Cerenkov Light Production in a Water Moderated Nuclear Reactor
Madey, Robert William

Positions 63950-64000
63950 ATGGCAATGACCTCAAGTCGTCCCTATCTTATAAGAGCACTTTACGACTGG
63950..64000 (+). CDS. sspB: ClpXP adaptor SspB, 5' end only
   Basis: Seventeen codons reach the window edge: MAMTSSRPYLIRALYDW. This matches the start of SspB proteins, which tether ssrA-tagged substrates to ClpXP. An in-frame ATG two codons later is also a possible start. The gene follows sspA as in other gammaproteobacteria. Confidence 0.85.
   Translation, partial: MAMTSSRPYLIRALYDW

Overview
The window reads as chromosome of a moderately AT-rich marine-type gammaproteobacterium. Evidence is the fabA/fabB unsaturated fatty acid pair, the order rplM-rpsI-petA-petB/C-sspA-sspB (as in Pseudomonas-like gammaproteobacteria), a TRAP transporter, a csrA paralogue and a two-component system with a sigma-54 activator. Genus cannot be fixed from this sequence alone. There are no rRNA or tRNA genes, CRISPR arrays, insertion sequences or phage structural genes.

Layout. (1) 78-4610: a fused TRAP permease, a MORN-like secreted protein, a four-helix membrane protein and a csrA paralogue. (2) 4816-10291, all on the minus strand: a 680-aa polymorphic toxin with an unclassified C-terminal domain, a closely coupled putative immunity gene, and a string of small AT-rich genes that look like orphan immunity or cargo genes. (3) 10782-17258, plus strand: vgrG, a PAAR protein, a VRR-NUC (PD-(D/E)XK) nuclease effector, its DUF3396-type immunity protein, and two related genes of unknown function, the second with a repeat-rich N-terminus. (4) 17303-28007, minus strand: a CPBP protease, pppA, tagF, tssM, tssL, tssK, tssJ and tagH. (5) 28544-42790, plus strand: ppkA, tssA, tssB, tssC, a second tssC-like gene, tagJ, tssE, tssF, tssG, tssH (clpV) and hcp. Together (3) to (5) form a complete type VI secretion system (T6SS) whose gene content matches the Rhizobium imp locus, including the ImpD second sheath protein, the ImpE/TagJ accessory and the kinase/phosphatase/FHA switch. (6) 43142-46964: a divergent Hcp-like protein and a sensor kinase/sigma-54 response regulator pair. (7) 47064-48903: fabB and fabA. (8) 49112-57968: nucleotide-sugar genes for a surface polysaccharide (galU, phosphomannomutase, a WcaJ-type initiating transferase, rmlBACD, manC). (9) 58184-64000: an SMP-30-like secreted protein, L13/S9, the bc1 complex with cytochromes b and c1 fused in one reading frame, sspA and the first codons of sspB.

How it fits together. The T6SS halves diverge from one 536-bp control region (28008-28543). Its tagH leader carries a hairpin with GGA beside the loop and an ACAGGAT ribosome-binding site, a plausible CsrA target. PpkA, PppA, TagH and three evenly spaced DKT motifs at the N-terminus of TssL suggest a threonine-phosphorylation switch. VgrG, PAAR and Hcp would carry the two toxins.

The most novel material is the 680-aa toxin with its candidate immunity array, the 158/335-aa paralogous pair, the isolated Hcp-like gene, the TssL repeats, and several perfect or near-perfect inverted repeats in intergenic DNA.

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An experimental investigation of the production of Cerenkov radiation in a water moderated nuclear reactor is conducted using a photomultiplier as a light sensor. The variations in light intensity are studied during various phases of reactor operation, namely: startup, steady state and shutdown. The relevant theory is presented as an aid in interpreting and extrapolating the experimental results. It is found that for transients such as startup, the light signal is directly related to reactor power for periods (e - folding time) faster than about 20 seconds. Additional transient data acquired from measurements performed on a TRIGA pulsed-type reactor illustrate the excellent agreement between the Cerenkov detector and a conventional ionization chamber for measuring pulse characteristics such as peak power, pulse half-width, and prompt period. The proportionality between reactor power and Cerenkov signal is no longer valid for whole core measurements made at steady state power level because of the gradual increase of the Cerenkov signal as a result mainly of fission product contributions. Selective scanning of the Cerenkov spectrum through the use of interference filters over the wavelength range 3500 Å to 5530 Å results in a lower buildup fraction. Indications are that measurements further into the short wavelength region may yield a light sensor, and hence a good power detector, independent of any fission product buildup. The decrease in the Cerenkov light intensity after shutdown is measured for reactor operating times from 20 minutes to 4 hours. Comparison of the empirical data with theoretical considerations results in good agreement for shutdown times ranging from 500 seconds to 10,000 seconds. Spectral measurements made through 17 feet of water with a Hilger quartz spectrograph show a spectral distribution ranging from 2500 Å to 6000 Å. A calculated spectral distribution is compared with the measured spectrum after correcting for water attenuation.